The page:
Prices Of Food Highest In Kogi, Akwa Ibom, Kwara, Says NBS

Three States in Nigeria recorded the highest food inflation in the Month of May 2022, according to statistics obtained from the National Bureau of Statistics.

The States are Kogi which recorded the highest food index of 22.79 per cent, Akwa Ibom which had 22.47 per cent and Kwara with 22.21 per cent.

The ongoing conflict between Ukraine and Russia is putting pressure on local prices of food and services.

Considering that the nation depends mostly on importation for its raw materials and fuel, there are concerns about the impact on certain food items for which critical raw materials export have been curtailed.

The Lagos Chamber of Commerce and Industry had noted that the war between Ukraine and Russia would likely make the world’s hunger crisis even tougher to fight.

According to the NBS Report, while Kaduna, Anambra and Jigawa recorded the slowest rise in year-on-year food inflation with 16.49 per cent, 16.54 per cent and 16.91 per cent, Abia had 20.12 per cent, Abuja (20.69%), Adamawa (18.02%), Bauch (17.14%), and Bayelsa (19.64%).

Similarly, Benue recorded food inflation of 20.10 per cent, Borno (17.88%), Cross river (22.06%), Delta (20.84%), Ebonyi (22.03%), Edo (20.47%), Ekiti (21.96%), Enugu (19.49%), Gombe (19.75%) and Imo (19.73%).

Also, food inflation in Kano was put at 19.30 per cent, while Katsina had 17.86 per cent, Kebbi (20.48%), Kogi (19.06%), Kwara (22.21%), Lagos (20.08%), Nasarawa (19.04%) and Niger (19.78%).

For Ogun, the state recorded food inflation of 19.25 per cent, while Ondo recorded 19.72 per cent, Osun (17.98%), Oyo (18.43%), Plateau (19.42%), Rivers (21.83%), Sokoto (17.01%), Taraba (20.72%), Yobe (16.59%) and Zamfara (19.69%).

In recent times, Kogi State’s inflation has been on the rise. Its increase has been consistent overtime in the last five month of 2022.

For instance, in January, food inflation was 22.61 percent in Kogi, while Akwa Ibom had 19.67 percent and Kwara 19.09 percent.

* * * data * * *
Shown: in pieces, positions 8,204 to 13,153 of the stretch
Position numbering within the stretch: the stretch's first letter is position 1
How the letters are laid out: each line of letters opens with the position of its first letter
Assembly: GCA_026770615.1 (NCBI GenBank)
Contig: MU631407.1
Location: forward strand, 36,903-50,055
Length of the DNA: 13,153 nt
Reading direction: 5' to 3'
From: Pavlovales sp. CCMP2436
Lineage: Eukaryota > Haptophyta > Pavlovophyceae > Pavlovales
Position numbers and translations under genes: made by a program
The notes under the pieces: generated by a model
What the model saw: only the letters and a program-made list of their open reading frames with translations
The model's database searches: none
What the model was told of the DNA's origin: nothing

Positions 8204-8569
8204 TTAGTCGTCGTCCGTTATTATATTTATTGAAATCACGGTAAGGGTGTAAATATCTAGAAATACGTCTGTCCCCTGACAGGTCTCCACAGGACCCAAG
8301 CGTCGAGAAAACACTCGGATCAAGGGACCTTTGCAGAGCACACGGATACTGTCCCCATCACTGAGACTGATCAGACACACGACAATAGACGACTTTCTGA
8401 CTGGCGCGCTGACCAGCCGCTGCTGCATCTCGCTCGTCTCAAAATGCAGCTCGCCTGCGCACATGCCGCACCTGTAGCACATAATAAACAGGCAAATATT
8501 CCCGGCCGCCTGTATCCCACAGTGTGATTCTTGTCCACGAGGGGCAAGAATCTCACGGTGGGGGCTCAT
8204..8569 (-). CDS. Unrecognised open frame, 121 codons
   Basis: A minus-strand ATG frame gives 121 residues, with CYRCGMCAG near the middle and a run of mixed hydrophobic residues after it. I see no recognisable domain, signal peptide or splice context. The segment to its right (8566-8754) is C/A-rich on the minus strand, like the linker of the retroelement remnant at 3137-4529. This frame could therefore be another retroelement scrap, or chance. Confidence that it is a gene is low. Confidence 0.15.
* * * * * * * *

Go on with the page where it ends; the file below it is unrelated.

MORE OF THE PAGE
In February, food inflation in Kogi, Akwa Ibom and Kwara were 21.04 per cent, 19.65 per cent and 20.03 per cent respectively.

In March the food inflation rate in Kogi was 22.21 per cent, Akwa Ibom 18.75 per cent and Kwara 19.53 percent.

For the month of April, it was Kogi (22.8%), Akwa Ibom (21.1%) and Kwara (21.56%) respectively.

The International Monetary Fund had said last week that the invasion of Russia in Ukraine had delivered a further “huge negative shock” to sub-Saharan Africa, driving food and energy prices higher and putting the most vulnerable people at risk of hunger.

Nigeria has for years been battling double-digit inflation, which quickened to 15.92 per cent last month, and its population of 200 million will face even higher food costs this year and the next as the agricultural sector passes on the higher costs of imported wheat, diesel and fertiliser.

In order to reduce the current inflation rate, the World Bank Report highlights three policy priorities.

It added that there is need to reduce inflation through a sequenced and coordinated mix of exchange rate, trade, monetary, and fiscal policies including the adoption of a single, market-responsive exchange rate.

It also called on government to address mounting fiscal pressures at the federal and sub-national levels by phasing out the petrol subsidy and redirecting fiscal resources to investments in infrastructure, education, and health services.
The Report also called for catalyzing private investment to boost job creation by improving the transparency of key government-to-business services and eliminating trade restrictions.

It stated, “Nigeria is in a paradoxical situation: growth prospects have improved compared to six months ago but inflationary and fiscal pressures have increased considerably, leaving the economy much more vulnerable.

“Inflation in Nigeria, already one of the highest in the world before the war in Ukraine, is likely to increase further as a result of the rise in global fuel and food prices caused by the war.

“And that, the World Bank estimates, is likely to push an additional one million Nigerians into poverty by the end of 2022, on top of the 6 million Nigerians that were already predicted to fall into poverty this year because of the rise in prices, particularly food prices.

“This latest edition of the NDU highlights that the inflationary pressures will be compounded by the fiscal pressures Nigeria will face this year because of the ballooning cost of gasoline subsidies at a time when oil production continues to decline.

“Hence, Nigeria, for the first time since its return to democracy, and alone amongst major oil exporters, is unlikely to benefit fiscally from the windfall opportunity created by higher global oil prices.”

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